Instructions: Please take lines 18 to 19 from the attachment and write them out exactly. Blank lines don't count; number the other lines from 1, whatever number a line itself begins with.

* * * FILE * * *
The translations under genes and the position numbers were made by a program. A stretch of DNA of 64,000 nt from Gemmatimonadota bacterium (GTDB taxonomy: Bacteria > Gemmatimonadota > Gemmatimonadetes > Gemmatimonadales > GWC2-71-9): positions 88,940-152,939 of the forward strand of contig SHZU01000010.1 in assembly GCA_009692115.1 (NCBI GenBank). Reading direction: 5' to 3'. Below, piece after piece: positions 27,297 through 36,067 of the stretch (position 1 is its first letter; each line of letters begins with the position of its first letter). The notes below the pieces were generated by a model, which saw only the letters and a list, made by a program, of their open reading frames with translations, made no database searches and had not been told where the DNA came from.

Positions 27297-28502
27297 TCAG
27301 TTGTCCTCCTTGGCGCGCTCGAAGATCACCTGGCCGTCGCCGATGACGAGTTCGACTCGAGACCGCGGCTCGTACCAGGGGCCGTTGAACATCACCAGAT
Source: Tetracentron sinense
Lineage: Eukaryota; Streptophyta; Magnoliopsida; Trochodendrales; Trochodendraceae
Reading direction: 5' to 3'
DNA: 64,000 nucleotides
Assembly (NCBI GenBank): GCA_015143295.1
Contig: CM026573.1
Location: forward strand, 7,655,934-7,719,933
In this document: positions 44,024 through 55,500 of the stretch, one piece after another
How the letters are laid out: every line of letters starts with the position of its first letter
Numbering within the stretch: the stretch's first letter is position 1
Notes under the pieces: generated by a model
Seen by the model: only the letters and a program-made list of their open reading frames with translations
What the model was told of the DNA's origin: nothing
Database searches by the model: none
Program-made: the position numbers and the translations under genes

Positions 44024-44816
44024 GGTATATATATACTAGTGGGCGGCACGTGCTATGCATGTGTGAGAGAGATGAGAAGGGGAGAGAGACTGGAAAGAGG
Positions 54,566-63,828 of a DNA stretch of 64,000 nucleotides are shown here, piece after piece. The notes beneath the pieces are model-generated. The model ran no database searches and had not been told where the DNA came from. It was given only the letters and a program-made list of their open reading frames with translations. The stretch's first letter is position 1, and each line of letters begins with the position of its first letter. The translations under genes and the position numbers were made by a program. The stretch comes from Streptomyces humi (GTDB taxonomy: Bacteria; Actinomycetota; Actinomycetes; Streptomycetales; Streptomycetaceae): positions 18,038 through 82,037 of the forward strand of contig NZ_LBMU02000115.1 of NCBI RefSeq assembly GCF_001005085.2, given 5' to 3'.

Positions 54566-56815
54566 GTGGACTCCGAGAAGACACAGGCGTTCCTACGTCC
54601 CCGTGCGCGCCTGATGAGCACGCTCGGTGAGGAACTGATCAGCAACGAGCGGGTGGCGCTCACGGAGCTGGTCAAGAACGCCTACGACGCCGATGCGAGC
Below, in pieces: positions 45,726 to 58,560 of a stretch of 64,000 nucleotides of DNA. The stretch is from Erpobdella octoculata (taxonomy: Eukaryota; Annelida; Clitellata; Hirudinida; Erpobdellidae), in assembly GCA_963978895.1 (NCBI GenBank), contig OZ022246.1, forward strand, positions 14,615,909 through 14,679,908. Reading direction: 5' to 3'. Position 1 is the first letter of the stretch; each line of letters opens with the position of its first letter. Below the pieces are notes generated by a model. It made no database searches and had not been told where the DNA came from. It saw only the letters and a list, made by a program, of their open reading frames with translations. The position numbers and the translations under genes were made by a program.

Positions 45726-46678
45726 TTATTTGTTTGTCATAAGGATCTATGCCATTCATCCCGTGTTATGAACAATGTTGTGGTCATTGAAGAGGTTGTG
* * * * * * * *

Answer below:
Database searches by the model: none
Program-made: the position numbers and the translations under genes